Jesse Phillips had no intention of bear hunting.  He was along for the ride with friend and host of Blood Origins, Robbie Kroger, who was on his annaul bear hunt with Grove Hill Outfitters. Being convinced that he should go hunt, Jesse grabbed the 45-10 and headed into a treestand.  He wore his cowboy boots, jeans and flannel, "the only thing I didn't do was put on deoterant" Jesse laughed.  Climbing up into the stand a little before 2pm, he held no expectations for seeing his first bear in the wild.  He was doing this just to apease the guys in camp. At 4:02, a bear appeared. "He was about 40 yards away," explained Jesse, "and he was just walkeding around, sniffing and eating.  He wasn't interested in the bait at all."  Watching the bear, Jesse knew he needed to remain calm. He was in no position to move his gun and take a shot without the bear spooking. The bear walked in and out of the opening with no intention of heading to the bait. Jesse wat…

Eagles on the trail

Reason number 3,657,935 why my Dad is the best: As we were snowmobiling, we approached a bog and three eagles with about 20 crows took off.  It could only mean one thing in my book - something was dead.  We circled back and walked around in the snow but the birds had left and we couldnt find anything that would resemble a meal.  A part of me thinks that we were in the wrong piece of land and should have been on the other side of the bog but in our snowmobile gear, we were not going to cover a lot of ground.  I was disappointed that we couldn't find what the birds were eating but I was able to get some good pictures of one of the mature eagles and the immature eagle that were flying around.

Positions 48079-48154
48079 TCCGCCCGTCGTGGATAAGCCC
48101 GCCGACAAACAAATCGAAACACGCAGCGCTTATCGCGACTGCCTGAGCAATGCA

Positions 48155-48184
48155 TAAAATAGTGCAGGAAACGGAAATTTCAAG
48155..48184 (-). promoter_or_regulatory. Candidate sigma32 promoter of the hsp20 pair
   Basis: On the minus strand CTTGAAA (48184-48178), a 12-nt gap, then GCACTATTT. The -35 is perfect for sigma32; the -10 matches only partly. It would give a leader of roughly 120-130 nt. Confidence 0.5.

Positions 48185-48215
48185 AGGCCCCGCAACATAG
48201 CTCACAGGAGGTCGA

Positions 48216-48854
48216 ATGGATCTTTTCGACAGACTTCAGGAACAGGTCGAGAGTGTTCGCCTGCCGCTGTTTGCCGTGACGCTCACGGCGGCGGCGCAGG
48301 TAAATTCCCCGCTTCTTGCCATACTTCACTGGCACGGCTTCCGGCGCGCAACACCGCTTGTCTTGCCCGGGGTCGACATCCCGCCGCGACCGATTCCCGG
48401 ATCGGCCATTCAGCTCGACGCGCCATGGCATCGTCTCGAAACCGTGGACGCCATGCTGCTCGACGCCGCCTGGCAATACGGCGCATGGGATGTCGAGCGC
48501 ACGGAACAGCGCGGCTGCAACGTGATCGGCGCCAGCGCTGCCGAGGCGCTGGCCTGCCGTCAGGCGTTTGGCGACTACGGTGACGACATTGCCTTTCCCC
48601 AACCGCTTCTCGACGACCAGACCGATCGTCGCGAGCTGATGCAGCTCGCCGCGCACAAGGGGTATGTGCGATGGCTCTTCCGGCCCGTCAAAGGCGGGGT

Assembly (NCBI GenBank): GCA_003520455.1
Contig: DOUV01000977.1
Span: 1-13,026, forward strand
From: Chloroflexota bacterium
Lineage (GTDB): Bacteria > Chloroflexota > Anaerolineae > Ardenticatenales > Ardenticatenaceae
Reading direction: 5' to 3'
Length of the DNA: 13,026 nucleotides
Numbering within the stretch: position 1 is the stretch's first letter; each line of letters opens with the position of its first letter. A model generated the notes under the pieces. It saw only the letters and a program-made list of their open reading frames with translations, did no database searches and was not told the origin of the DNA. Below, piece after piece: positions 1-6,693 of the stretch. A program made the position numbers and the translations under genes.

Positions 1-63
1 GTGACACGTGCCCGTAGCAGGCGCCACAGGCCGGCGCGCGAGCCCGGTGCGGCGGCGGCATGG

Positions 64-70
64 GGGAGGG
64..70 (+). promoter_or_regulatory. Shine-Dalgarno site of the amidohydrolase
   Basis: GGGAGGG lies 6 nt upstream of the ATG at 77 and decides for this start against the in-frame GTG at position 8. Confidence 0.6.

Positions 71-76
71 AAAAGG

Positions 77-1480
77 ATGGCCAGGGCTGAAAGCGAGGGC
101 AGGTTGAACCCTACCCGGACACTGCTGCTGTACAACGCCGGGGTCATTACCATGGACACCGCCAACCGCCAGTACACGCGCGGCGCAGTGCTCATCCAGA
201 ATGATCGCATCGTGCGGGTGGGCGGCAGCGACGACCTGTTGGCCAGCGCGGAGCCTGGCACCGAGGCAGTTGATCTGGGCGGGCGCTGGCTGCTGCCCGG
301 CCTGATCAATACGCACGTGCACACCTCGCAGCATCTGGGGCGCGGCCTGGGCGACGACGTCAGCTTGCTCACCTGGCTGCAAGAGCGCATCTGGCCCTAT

The Blood Origins Project

"I was looking for a narrative that described who we are as hunters,” my friend Robbie Kroger explained to me, “Essentially looking for an authentic truth about who we are. I couldn't find it. So we built it with Blood Origins.” If you have never heard of Blood Origins, set aside a solid hour and watch the videos on their website or YouTube, featuring some of the most influential people in the hunting world. People like Will Primos, Cuz Strickland and Jim Shockey all share a small piece of their story and the how and why hunting was so important.

Robbie has more than 30 unique stories from hunters, nonhunters, men, women, veterans, young and old and each one is a personal look into the importance of hunting and conservation. “It is about our community, and conveying the truth around hunting” said Robbie.

The fact that Robbie and I even connected is a testament to the power of the hunting community. As a native South African, American and Mississippian, Robbie was determined to…